Chapter 8: Mechanistic Aspects of Catalase-peroxidase
Published:26 Oct 2015
B. Gasselhuber, C. Jakopitsch, M. Zámocký, P. G. Furtmüller, and C. Obinger, in Heme Peroxidases, ed. E. Raven and B. Dunford, The Royal Society of Chemistry, 2015, ch. 8, pp. 156-180.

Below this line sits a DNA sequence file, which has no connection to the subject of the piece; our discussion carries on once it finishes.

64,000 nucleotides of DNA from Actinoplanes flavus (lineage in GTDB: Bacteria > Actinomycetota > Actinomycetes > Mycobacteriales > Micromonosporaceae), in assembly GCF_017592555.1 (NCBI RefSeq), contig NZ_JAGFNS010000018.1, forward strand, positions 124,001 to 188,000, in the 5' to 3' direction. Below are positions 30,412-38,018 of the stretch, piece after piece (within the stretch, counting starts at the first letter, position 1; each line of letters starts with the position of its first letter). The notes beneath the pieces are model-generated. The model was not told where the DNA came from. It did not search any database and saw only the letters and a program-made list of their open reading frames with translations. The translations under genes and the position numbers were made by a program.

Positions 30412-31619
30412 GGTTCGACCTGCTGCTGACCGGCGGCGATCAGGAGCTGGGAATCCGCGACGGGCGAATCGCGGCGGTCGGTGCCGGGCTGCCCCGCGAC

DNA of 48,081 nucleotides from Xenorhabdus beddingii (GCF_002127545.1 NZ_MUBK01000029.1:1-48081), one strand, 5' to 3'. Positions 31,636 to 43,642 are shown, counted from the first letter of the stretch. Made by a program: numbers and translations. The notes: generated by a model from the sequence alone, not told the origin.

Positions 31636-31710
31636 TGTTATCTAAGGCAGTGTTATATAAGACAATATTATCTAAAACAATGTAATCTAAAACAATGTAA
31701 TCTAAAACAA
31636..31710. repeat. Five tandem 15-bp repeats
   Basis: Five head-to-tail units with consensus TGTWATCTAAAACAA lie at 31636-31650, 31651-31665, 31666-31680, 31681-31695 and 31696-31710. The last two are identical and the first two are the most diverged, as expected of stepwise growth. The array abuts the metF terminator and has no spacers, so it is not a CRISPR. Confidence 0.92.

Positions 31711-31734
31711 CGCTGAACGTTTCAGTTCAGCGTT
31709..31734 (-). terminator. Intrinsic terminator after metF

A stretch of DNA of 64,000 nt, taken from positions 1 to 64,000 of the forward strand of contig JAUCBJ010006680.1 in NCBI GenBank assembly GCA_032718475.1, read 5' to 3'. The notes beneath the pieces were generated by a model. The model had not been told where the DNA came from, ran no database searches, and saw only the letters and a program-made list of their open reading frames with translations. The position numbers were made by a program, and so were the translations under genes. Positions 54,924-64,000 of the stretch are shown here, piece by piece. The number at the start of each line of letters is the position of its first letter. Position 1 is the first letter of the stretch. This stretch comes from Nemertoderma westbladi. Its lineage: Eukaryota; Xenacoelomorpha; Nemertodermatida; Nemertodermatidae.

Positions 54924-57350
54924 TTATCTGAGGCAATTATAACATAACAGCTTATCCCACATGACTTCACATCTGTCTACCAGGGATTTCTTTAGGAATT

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Catalase-peroxidases (KatGs) belong to the peroxidase-catalase superfamily and are found in bacteria, archaea, and lower eukaryotes including fungi. Despite having sequence and structural homology with monofunctional peroxidases, KatGs are the only bifunctional peroxidases with a dominating hydrogen peroxide dismutating activity which rivals that of typical catalases. Albeit both heme-containing catalases and KatGs catalyse the same reaction (2H2O2→2H2O+O2), the mechanism is clearly different. In KatG the activity is based on two redox cofactors, the iron-containing heme b and in close proximity the unique posttranslationally and endogenously generated Trp-Tyr-Met adduct. This strictly conserved adduct is essential for the pseudocatalytic activity of KatGs without influencing the peroxidase activity. The key element in the proposed reaction mechanism is the formation of an adduct radical during turnover. This review accounts for the available literature for this mechanism and additionally discusses the role of the peroxidase activity with a focus on the activation of the antitubercular pro-drug isoniazid by KatG.